Classes for Teachers
For the last few years, PHLF has offered Saturday tours to teachers through the Western Pennsylvania Association of Primary Educators, and has been invited to present a workshop during the Western Pennsylvania Writing Project’s Summer Institute.
Please contact Sarah Greenwald (email@example.com; 412-471-5808, ext. 537) if you are interested in having PHLF staff provide an educational workshop for teachers.
Between 1983 and 2012, PHLF offered a series of Teacher Workshops for Act 48 credit, through the Allegheny Intermediate Unit, as listed below.
Exploring Your City
Gain firsthand knowledge about Pittsburgh’s architectural and historical development through this 1-credit course which includes a downtown walking tour, historical slide shows, and instruction in research techniques and architectural styles. Instructors: Karen B. Cahall, Ed.M., PHLF Education Coordinator, and Georgia Petropoulos, Executive Director, Oakland Business Improvement District.
Teacher Induction Program: Getting Real: Connecting Classroom Curricula to your Community and City
Learn about PHLF’s educational resources and teaching strategies in this three-hour class that includes an incline ride up to Mt. Washington and a brief walking tour. Hear how PHLF capitalizes on the interdisciplinary nature of architecture to organize Main Street tours, architectural design competitions, and other hand-on projects for their school students. Through these educational activities, students gain experience in conceptualizing, analyzing, and implementing. They use math, language, reading, writing, and research skills and wrestle with – and solve – many problems associated with group dynamics. Instructor: Louise Sturgess, PHLF Executive Director.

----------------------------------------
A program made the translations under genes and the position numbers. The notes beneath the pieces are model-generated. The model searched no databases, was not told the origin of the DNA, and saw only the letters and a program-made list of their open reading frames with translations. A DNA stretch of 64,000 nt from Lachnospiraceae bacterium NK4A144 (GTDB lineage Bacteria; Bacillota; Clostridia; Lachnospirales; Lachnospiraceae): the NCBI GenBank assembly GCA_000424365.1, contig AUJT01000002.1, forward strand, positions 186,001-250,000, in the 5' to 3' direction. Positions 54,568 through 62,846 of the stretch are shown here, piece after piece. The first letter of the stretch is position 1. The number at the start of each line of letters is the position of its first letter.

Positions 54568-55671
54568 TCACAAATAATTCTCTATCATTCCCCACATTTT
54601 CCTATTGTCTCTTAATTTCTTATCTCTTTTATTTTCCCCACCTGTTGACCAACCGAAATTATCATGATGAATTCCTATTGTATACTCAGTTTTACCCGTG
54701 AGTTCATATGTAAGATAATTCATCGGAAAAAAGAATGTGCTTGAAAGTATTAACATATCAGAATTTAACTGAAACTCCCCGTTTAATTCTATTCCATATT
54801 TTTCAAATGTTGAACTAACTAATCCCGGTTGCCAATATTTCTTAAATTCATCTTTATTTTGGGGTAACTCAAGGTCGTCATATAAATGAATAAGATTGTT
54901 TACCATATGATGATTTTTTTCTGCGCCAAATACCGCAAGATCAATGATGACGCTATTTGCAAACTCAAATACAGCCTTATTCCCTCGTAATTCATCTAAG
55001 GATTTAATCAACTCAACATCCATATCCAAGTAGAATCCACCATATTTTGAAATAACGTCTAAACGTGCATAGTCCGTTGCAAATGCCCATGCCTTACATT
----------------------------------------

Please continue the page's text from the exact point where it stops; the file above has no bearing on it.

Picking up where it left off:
Community Connections: Pittsburgh Architecture & Resiliency Wellness
“Community Connections” is a 3-credit teacher inservice created by PHLF in 2009 through a grant from The Fine Foundation. (The course was originally called “Building Pride/Building Character.”) The seven-day class gives teachers the skills and confidence they need to connect a curriculum unit to their community in a way that builds student achievement and pride.
Through readings, lectures, slide shows, construction experiments, exercises in problem-solving, and walking tours of downtown Pittsburgh, South Side, Allegheny West, and Allegheny Cemetery, participants experience architecture as a creative discipline with practical classroom applications.
Exploring Your Neighborhood
Learn how to use artifacts, architecture, historic photographs, newspapers, city directories, and the landscape itself to investigate the history of your community. The course includes walking tours of Mt. Washington, Dormont, Manchester, and Friendship.
Teachers learn about Pittsburgh’s heritage by participating in art activities, incline and boat rides, and walking tours of Station Square, the Central North Side, Golden Triangle, and McKees Rocks.
Pittsburgh Heritage II
Course prerequisite: Pittsburgh Heritage
Through lectures, art projects, and walking tours of Troy Hill, the Hill District, Squirrel Hill, and the Strip District, teachers explore the built environment and learn how to use it as a resource for enriching traditional classroom activities.